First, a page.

As tears started welling up in her eyes, she continued: “I’m always struck by how grateful they are. Either for the opportunity to work here or for anyone who shows concern for them, in spite of all the challenges they have faced.

“Even in the situation that they’re in, many of them choose to give of themselves. For example, one of my migrant worker friends, now a health ambassador for My Brother SG, started a Facebook group for his fellow migrant workers and he creates uplifting content for them.

“And for what? It’s not like he’s earning any money from this. It’s just his desire to give something back. Many of them are amazing like that.”

A migrant worker’s drawing on a kite after an inspirational Kitesong workshop conducted at a Community Care Facility. This is his picture of a healthcare worker destroying “COVID-19 aliens”.

When asked what she thought of all the recent chatter on social media regarding the migrant worker community, Wai Jia replied: “When you actually get involved with the migrant worker community, you realise that the issues at hand are complex.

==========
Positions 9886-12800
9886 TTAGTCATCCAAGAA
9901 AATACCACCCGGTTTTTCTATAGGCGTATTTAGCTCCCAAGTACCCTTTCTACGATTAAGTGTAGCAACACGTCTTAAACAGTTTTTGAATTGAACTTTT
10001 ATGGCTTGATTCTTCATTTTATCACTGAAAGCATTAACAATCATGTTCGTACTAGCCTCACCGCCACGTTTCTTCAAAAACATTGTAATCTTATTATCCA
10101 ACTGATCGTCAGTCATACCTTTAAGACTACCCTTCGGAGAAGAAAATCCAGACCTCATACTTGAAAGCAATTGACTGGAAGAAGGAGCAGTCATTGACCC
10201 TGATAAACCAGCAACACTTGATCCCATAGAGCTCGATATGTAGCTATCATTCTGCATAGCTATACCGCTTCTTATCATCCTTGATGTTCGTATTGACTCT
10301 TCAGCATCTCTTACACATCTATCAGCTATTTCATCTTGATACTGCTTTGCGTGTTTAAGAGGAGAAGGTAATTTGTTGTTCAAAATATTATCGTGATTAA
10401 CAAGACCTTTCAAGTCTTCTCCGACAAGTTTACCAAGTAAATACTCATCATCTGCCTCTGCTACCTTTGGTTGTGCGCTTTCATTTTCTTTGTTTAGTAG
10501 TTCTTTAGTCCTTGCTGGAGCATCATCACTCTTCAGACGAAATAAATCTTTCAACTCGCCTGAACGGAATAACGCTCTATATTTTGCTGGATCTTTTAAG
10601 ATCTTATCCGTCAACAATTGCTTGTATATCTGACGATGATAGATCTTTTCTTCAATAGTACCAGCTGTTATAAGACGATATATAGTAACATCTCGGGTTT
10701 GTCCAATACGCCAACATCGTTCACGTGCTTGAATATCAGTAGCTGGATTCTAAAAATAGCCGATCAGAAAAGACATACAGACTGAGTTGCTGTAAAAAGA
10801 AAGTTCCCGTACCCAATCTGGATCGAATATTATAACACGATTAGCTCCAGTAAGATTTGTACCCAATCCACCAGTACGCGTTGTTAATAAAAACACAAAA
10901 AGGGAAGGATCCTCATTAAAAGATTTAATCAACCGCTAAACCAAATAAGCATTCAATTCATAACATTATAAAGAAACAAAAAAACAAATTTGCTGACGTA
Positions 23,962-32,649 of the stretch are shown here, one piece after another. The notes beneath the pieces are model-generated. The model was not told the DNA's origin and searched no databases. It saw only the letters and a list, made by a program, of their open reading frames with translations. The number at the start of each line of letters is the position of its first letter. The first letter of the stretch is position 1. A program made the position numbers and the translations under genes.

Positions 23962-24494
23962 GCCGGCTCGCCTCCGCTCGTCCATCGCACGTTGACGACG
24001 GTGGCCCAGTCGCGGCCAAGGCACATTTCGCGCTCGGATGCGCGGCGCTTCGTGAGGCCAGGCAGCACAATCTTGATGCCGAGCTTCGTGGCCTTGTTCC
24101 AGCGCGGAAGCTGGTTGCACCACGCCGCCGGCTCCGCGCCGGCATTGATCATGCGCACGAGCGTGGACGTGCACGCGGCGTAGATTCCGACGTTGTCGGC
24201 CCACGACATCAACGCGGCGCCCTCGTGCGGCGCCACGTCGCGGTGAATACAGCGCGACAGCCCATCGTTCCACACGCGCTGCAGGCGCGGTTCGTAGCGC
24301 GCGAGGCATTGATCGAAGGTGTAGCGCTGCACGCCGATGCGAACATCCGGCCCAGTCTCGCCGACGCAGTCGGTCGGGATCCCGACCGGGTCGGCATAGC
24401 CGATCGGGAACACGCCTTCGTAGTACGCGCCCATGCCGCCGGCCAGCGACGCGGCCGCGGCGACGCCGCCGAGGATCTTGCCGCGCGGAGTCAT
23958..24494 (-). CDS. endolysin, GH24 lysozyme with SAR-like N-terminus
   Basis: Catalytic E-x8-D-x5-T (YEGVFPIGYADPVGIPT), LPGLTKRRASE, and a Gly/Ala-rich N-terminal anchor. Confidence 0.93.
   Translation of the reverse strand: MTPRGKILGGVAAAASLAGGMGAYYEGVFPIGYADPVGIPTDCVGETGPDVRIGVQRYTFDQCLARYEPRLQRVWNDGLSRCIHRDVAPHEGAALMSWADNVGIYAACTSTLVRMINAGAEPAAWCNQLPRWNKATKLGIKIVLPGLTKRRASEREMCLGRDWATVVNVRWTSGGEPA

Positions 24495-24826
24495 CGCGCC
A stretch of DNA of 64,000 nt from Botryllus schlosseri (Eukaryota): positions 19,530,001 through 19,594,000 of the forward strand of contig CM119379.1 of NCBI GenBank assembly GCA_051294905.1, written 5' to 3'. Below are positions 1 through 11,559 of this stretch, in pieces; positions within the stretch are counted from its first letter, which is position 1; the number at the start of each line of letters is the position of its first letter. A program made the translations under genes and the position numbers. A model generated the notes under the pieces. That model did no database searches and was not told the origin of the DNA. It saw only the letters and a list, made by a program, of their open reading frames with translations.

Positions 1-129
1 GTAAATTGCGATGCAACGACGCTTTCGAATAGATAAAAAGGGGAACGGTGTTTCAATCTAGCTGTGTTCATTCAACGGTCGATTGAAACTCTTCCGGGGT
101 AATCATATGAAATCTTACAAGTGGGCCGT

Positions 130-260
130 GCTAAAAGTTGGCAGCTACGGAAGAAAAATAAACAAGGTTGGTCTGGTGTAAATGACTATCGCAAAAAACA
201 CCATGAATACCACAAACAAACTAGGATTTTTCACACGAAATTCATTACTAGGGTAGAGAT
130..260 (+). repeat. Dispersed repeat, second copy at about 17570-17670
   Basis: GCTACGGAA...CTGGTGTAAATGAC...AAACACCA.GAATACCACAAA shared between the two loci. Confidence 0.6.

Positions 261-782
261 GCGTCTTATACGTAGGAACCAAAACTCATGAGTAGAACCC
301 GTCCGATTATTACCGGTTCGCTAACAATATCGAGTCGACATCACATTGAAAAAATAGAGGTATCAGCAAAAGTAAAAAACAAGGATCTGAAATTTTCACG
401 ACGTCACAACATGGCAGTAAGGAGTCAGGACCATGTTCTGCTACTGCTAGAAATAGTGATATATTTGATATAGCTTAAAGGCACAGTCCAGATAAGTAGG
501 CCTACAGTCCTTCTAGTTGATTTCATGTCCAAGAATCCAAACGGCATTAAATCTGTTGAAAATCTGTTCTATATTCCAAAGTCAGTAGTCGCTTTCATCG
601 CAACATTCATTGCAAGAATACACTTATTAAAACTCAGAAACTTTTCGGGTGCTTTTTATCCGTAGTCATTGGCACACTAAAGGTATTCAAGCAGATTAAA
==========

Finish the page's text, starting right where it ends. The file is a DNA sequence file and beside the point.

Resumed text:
“I don’t believe in criticising from the sidelines. No one person or organisation can solve this problem alone. But there is something we all can do.”

For young people who feel that they are just on the fringes and watching all of this unfold, Wai Jia wants you to know that there are ways that you can actually help.

“I believe the way forward is to build authentic relationships with migrant workers, recognising that your own gifts are not too small. God sees and God cherishes them. It is not too late to step out and see what He can do through you.”

A case in point: It was her artistic background and work with Kitesong Global that paved the way for her to get involved in My Brother SG.

“My dream is to have every dormitory adopted by a church, every worker to be genuinely befriended by fellow Singaporeans.”

Wai Jia reasoned: “It happened not because I was great or smart or brilliant, but simply because of an act of surrender, however grudging it was. It was by God’s grace that He could use it.” 

Encouraging young people and the wider Church to be salt and light, she said: “My dream is to have every dormitory adopted by a church, every worker to be genuinely befriended by fellow Singaporeans.”